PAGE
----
Linda Crampton (author) from British Columbia, Canada on July 20, 2013:

Thank you for the votes, Leslie. Yes, rose hips are very useful!

lesliebyars on July 20, 2013:

Didn't know that Rose hips were used for so many different things. Thank you for writing about them. I voted up and awesome.

Linda Crampton (author) from British Columbia, Canada on July 17, 2013:

Hi, Marion. It is very interesting that some members of the rose family contain bacteria that fix nitrogen! The bacteria have only been found in a few members of the family so far, but who knows what researchers will discover in the future! Thank you very much for the comment.

marion langley from The Study on July 17, 2013:

Voting up! This hub is fabulous and delicious. Such a versatile family of plants. I just recently discovered some members of the rose family fix nitrogen similarly to legumes so they are of benefit to the plants around them. Had to share! Thanks for writing :-)

Linda Crampton (author) from British Columbia, Canada on July 10, 2013:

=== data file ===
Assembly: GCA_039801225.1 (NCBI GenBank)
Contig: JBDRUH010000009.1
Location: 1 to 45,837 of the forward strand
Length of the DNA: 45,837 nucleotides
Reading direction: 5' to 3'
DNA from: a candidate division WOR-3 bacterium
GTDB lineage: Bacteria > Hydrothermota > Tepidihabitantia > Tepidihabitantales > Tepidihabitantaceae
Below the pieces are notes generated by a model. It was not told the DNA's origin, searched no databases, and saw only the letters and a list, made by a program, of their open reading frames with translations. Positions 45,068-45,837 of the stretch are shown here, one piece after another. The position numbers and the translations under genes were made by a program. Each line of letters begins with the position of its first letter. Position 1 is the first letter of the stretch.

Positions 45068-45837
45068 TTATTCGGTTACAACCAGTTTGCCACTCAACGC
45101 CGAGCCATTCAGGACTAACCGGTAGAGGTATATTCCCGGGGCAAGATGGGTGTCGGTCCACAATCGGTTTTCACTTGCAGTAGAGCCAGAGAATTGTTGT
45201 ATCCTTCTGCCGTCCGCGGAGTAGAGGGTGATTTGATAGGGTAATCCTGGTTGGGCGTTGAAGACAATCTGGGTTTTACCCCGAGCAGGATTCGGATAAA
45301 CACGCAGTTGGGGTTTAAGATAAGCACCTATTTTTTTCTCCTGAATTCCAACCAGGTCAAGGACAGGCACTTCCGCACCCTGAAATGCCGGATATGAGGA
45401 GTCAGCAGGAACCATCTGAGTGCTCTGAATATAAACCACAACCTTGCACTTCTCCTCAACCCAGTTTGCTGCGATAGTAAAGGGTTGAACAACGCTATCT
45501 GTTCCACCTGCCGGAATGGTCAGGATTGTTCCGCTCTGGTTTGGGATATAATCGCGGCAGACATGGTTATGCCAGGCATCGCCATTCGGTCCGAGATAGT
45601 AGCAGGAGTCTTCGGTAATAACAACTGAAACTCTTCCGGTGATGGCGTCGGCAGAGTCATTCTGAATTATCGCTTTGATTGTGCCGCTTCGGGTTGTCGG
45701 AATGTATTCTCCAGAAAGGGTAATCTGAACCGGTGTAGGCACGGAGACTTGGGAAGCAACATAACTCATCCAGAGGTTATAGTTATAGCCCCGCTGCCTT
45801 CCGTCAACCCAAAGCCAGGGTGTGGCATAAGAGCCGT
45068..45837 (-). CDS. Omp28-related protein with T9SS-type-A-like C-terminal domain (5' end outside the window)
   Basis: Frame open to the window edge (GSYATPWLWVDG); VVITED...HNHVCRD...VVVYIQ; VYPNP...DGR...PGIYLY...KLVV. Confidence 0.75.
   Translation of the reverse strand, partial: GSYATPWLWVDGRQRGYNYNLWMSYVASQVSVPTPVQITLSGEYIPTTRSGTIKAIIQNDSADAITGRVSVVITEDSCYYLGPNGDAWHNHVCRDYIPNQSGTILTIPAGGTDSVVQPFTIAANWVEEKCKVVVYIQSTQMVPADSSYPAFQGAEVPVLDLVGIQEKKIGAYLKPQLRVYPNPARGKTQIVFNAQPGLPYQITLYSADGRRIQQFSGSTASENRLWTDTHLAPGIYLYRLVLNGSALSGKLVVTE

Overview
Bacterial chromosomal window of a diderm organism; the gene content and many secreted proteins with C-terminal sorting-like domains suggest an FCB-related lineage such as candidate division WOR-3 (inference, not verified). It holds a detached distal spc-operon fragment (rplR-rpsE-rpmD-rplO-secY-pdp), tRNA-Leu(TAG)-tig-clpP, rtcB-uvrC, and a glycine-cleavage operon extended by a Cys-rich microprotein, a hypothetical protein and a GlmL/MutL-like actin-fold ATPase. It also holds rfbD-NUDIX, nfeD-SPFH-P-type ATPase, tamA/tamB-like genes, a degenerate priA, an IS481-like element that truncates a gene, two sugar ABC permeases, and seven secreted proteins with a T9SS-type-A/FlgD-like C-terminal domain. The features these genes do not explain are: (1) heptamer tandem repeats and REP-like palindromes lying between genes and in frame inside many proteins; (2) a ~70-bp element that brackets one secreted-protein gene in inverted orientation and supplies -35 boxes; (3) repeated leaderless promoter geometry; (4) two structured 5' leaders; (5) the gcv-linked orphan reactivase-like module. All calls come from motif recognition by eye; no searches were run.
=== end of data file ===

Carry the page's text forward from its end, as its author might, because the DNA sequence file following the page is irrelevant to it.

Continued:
Thank you very much for the comment and the votes, Robie. I appreciate your visit. It is strange that such a useful fruit is so unknown!

Robie Benve from Ohio on July 10, 2013:

I find deeply amazing that such a common fruit is so unknown! I cut my rose hips off all the time so new flowers can develop. I never heard that they are edible before! Thanks for sharing. voted up and awesome.

Linda Crampton (author) from British Columbia, Canada on July 09, 2013:

Thanks, Bill. I appreciate your comment, vote and share, as always! I think it's wonderful that roses have so many uses. They are beautiful and helpful.

Bill De Giulio from Massachusetts on July 09, 2013:

Hi Alicia, How interesting? I had no idea the rose was anything other than another pretty flower? You continue to educate me with every hub you write. Thank you. Voted up, shared and pinned.